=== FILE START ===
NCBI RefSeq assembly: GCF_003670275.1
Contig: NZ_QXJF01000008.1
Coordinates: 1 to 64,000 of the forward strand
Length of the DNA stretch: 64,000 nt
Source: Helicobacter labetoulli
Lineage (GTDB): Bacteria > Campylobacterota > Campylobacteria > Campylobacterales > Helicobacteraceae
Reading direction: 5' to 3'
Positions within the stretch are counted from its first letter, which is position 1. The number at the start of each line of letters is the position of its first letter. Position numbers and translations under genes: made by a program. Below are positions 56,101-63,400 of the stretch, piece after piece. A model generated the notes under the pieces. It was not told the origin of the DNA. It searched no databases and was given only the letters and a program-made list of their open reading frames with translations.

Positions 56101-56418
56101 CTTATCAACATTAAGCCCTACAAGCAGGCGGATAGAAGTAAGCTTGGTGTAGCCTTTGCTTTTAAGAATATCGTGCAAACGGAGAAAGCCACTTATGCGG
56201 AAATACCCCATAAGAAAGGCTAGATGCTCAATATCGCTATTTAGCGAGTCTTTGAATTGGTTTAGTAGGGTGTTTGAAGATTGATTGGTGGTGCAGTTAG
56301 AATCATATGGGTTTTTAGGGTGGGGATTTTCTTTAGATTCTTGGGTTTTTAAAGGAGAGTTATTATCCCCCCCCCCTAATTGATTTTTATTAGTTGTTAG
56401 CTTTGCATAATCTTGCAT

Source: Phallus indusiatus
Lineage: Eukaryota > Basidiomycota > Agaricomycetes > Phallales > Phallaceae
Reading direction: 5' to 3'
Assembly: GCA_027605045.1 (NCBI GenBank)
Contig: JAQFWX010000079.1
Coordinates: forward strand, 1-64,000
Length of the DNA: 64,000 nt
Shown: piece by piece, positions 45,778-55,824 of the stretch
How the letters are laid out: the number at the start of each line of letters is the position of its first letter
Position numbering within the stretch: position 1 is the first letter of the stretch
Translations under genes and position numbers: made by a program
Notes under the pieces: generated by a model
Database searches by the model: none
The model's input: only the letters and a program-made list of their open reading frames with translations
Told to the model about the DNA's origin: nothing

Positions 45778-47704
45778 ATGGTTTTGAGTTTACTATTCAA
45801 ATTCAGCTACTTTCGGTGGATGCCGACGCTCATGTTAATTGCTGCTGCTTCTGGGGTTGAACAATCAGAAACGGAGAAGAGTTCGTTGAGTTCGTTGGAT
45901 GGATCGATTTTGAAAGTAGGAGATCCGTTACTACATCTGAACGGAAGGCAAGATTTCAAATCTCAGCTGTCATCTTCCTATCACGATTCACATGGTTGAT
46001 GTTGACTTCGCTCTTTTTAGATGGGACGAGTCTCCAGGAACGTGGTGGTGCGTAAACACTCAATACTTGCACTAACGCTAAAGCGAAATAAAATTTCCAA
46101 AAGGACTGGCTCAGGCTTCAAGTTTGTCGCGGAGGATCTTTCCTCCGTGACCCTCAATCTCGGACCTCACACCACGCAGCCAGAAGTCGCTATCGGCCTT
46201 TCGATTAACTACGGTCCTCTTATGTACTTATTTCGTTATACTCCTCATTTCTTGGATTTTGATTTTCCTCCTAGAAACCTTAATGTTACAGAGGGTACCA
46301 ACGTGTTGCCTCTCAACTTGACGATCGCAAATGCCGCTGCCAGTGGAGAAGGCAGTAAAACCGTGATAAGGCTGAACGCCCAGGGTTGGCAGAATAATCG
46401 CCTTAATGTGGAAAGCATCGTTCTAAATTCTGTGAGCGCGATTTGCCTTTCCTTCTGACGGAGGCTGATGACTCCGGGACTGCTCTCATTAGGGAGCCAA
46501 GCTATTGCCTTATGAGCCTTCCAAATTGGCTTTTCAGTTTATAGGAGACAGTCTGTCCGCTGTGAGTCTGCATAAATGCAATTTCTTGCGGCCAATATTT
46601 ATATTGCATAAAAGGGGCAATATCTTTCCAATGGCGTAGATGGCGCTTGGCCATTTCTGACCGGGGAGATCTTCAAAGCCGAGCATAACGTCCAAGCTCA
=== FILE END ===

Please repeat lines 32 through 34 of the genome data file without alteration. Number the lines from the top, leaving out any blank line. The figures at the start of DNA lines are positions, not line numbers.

45901 GGATCGATTTTGAAAGTAGGAGATCCGTTACTACATCTGAACGGAAGGCAAGATTTCAAATCTCAGCTGTCATCTTCCTATCACGATTCACATGGTTGAT
46001 GTTGACTTCGCTCTTTTTAGATGGGACGAGTCTCCAGGAACGTGGTGGTGCGTAAACACTCAATACTTGCACTAACGCTAAAGCGAAATAAAATTTCCAA
46101 AAGGACTGGCTCAGGCTTCAAGTTTGTCGCGGAGGATCTTTCCTCCGTGACCCTCAATCTCGGACCTCACACCACGCAGCCAGAAGTCGCTATCGGCCTT